Avoid calling save in middle of a transaction

This is a common coding pattern we see in scripts that can cause problems to Maximo transactions and event firing.

Ideally when a Maximo transaction is in progress, the script should try to be part of that encompassing transaction. The mbos created/updated by a script are automatically part of the encompassing transaction as long as those were created from the script launch point mbo/related mbo. If we create a Mbo using the MXServer.getMXServer().getMboSet(“…”) api would be outside the encompassing transaction unless they are added explicitly to the encompassing transaction like below.

mbo.getMXTransaction().add(<newly created a mboset>)

Calling MboSet.count() many times

We see a common programing mistake in the scripts where we are checking the count of a MboSet multiple times. Note that the count() call ends up firing a sql every time its called. So an optimal approach would be to invoke it once and store the value in a var and reusing that var for subsequent code flow. An example is shown below.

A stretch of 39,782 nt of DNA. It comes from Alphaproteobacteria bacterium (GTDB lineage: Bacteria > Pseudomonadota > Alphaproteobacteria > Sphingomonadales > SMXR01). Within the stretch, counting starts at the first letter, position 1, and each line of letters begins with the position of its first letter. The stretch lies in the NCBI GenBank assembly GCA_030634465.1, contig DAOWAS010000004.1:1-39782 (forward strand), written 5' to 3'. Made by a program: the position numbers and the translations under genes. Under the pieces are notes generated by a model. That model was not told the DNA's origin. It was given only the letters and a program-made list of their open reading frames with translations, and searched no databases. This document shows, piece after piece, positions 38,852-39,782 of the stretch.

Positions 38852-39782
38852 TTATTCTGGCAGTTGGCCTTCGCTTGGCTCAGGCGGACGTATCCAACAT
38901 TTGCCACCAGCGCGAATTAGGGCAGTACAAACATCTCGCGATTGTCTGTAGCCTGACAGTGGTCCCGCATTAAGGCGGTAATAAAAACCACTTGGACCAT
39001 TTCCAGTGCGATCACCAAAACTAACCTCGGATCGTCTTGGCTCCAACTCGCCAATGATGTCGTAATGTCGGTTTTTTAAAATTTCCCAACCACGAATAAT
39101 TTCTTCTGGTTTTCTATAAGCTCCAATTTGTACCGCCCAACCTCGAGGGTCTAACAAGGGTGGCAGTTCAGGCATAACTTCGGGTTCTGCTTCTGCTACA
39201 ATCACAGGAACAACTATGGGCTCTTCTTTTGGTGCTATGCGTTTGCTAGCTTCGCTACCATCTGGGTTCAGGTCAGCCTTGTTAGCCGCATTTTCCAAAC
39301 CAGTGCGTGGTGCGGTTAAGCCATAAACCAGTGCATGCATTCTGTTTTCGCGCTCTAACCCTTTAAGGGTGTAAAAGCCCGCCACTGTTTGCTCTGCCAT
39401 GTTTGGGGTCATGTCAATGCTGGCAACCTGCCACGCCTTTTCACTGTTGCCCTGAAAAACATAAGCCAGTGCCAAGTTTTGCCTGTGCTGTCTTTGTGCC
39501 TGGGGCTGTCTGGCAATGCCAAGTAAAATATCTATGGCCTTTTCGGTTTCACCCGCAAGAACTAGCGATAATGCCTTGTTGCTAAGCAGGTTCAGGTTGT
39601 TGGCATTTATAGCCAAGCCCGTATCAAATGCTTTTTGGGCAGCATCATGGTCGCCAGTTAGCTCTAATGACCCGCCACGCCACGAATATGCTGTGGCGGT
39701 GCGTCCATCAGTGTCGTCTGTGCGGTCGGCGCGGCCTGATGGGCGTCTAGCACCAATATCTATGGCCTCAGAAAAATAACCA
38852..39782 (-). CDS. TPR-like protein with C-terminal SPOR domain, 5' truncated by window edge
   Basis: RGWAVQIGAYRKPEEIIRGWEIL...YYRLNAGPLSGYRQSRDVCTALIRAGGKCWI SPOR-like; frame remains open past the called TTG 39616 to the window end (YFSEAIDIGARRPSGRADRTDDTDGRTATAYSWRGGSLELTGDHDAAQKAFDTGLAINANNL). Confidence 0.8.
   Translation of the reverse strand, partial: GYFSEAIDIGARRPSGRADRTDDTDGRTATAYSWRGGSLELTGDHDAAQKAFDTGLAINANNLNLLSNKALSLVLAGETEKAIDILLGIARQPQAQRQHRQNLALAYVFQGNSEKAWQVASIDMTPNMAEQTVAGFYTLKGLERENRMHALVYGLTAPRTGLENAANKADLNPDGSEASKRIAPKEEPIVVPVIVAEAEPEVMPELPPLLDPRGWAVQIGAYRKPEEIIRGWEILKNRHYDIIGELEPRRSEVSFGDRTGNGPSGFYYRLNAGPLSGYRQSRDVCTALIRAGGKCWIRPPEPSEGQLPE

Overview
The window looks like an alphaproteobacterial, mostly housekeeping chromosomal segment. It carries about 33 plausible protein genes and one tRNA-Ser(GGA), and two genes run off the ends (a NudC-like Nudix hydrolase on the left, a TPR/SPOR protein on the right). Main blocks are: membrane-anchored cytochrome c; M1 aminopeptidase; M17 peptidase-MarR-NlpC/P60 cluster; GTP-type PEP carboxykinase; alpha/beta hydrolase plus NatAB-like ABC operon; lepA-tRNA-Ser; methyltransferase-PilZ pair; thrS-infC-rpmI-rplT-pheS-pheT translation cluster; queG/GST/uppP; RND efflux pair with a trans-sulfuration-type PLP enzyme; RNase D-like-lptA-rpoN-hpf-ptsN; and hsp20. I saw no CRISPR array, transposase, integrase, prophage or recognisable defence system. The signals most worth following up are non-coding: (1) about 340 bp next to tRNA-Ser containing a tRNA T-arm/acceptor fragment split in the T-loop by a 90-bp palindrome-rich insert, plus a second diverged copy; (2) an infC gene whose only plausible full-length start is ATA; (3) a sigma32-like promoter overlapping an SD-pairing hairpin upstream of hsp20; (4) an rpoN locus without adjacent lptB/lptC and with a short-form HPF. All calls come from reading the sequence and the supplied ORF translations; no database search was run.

Good code

cnt = mboset.count()
if cnt<=1:
    service.log("skipping this as count is " + cnt)

Bad code

if mboset.count()<=1:
    service.log("skipping this as count is " + mboset.count())

Closing the MboSet

Maximo Mbo framework would always release the MboSets created after a transaction is complete. That is true as long as all the MboSet’s were created as a related set to launch point mbo or any related Mbo to the launch point mbo. However, if the MboSet is created using the MXServer.getMXServer().getMboSet(..) api, the script code is responsible for closing and clearing that MboSet up.